Obama’s federal budget proposal is in, and it brings back some some of the same tax increases that were rejected less than 2 months ago.
It’s almost as if the ink on the 2011 Tax Deal isn’t even dry yet, and Obama is ready to change it back again in his new budget.
Let’s take a quick look at the Obama budget tax increases in the new 2010 budget proposal.
Federal Budget Tax Changes
Here are the highlights of many of the tax impacts included in Obama’s federal budget proposal:
- Let the 2001 Bush tax cuts expire at the end of 2012 for those making more than $200,000 ($250,000 for married couples).
- Send a $250 check to retirees and government employees not included in the 2011 Payroll Tax Cut.
- Limit itemized deductions for people in the highest tax brackets to 28%.
- Extend tuition tax credits for college expenses.
- Expand tax credits for child care.
- Make the Earned Income Tax Credit permanent for families with 3 or more children.
- Bring the estate tax back to 2009 limits (with a $3.5 million exemption and 45% top rate).
- Prevent the alternative minimum tax, or AMT, from expanding for three years.
- Eliminate capital gains on some small business stock.
- Eliminate required minimum withdrawals for IRAs with less than $50,000 for retirees over age 70 ½.
- Change the new 1099 reporting rule in the the health care bill requiring 1099s for services only, no longer requiring 1099s for the purchase of goods.
In your spare time, you can read all 216 pages in Obama’s 2012 budget.
Federal Budget Next Steps
Obama’s federal budget proposal will now go through countless committees and subcommittees, hearings and votes. Of course, when it is finally resolved, as we’ve seen before, it probably won’t look anything like the proposal.
My Next Steps
Am I the only one who finds it really difficult to do long term tax planning with all the back and forth on our tax code every few months?
Will Obama’s budget bring back the same tax increases that were eliminated just two months ago?
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No Madison, you are not the only one who finds it difficult to do any planning with all the back and forth. It is hard to make any long-term investments.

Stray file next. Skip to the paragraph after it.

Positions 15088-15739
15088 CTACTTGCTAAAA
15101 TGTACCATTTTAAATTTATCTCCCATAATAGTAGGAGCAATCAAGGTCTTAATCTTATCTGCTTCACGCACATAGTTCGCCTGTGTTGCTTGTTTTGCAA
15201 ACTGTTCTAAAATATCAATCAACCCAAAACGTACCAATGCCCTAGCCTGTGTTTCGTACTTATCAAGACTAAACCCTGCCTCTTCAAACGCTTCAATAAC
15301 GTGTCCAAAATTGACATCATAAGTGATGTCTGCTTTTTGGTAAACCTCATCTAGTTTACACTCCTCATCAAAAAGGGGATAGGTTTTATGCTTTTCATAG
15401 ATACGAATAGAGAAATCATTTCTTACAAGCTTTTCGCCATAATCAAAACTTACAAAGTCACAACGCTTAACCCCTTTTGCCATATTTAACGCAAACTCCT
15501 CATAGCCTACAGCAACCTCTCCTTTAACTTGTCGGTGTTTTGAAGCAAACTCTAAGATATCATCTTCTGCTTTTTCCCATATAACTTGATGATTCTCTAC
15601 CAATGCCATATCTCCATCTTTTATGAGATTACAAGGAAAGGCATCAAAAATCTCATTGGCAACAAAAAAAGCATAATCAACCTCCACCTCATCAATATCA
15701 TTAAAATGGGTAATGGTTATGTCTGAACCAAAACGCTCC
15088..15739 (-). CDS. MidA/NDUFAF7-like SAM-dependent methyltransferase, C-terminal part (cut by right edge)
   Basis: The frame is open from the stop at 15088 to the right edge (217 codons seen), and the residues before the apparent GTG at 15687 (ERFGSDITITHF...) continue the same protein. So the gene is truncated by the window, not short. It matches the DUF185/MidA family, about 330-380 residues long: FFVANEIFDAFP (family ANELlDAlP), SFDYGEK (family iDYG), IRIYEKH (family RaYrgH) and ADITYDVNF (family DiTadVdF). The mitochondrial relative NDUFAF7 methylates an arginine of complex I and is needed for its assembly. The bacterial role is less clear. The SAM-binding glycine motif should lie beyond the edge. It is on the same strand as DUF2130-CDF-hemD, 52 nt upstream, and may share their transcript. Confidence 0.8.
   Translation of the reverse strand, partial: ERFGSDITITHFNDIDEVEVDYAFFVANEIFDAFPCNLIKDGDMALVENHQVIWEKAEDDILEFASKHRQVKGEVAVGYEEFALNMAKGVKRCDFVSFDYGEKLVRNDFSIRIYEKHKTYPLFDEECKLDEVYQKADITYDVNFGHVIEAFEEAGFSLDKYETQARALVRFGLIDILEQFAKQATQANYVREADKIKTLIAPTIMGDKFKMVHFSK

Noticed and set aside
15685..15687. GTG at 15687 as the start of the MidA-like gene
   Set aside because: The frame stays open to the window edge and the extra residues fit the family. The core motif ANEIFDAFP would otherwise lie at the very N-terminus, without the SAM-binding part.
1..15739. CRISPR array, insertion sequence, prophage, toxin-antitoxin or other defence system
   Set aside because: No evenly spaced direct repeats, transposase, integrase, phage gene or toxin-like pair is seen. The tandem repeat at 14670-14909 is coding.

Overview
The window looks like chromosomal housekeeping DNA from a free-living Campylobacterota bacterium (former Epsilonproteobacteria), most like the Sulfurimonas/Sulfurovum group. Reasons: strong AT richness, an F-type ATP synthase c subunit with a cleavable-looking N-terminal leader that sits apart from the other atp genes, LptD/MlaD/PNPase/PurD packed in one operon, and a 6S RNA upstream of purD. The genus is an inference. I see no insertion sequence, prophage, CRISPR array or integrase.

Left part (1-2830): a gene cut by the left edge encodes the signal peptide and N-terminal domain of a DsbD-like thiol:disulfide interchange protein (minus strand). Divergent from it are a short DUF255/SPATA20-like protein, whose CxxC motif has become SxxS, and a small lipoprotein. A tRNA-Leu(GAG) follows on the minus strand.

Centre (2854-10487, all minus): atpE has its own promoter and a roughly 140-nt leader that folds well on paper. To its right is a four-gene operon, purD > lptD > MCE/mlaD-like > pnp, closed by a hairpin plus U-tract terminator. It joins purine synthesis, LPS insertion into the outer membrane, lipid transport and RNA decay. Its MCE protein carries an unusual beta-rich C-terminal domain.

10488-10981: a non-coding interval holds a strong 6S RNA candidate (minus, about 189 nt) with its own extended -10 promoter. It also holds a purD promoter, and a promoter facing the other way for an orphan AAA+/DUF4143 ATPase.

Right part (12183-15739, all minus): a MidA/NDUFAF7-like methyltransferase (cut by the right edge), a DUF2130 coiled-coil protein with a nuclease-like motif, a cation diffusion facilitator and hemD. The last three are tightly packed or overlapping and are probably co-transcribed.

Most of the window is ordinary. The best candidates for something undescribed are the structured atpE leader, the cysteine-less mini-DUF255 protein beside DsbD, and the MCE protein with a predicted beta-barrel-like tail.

This is exactly what businesses are complaing about for the last four years. It is difficult for them to do any serious planning with so much uncertainty, which means they are reluctant to hire new employees or invest in major equipment for there own business (which would spur hiring at other companies). This helps explain why while the economy is recovering, employment is not keeping pace.
I would like to see both business taxes and income taxes simplified, even if it means losing the large mortgage deduction I currently get on my house.
Actually, the chief complaint of businesses is a lack of demand, not uncertainty, according to the National Federation of Independent Businesses:
And businesses have actually invested a lot in major equipment in the last few months: strong equipment orders made a large, positive contribution to economic growth in the last quarter.
Madison, I’d also like to point out that the title and opening line of this post are misleading: quite a few of the things you identified as “tax increases” are actually credits or deductions for certain individuals, such as the EITC, the check to those whose earnings aren’t subject to SS tax, extending the AMT fix, etc.
Thanks for pointing that out. You’re right, it is a little misleading.
When I started writing, I wrote just about the increases, but added to it as I found other tax changes.
I changed the subheading to tax changes, but didn’t split them out. I’ll update it and see if I can make it more clear.
Rimaya, I’m not sure what your point is.
You are correct of course that businesses are more concerned about lack of demand than uncertainty about governement. Likewise, returning to the orginal analogy, Madison is probably more concerned about demand for her services than the convoluted changes to the tax code.
But both businesses and Madison (and the rest of us) are hindered in their long-term
planning by so much uncertainty in the tax-code and government regulation.
Changes in demand are somewhat gradual and easier to adapt to, while changes to government policy are sudden and sometimes traumatic.
Secondly, there is not much if anything the government can do to increase the overall demand of the economy as a whole (though that doesn’t mean a whole lot of money won’t be wasted trying), but it is feasible and simple to reduce or eliminate changes to the tax codes and regulations.
P.S. For a humourous video from Christmas on the subject, see: http://www.bankruptingamerica......-politics/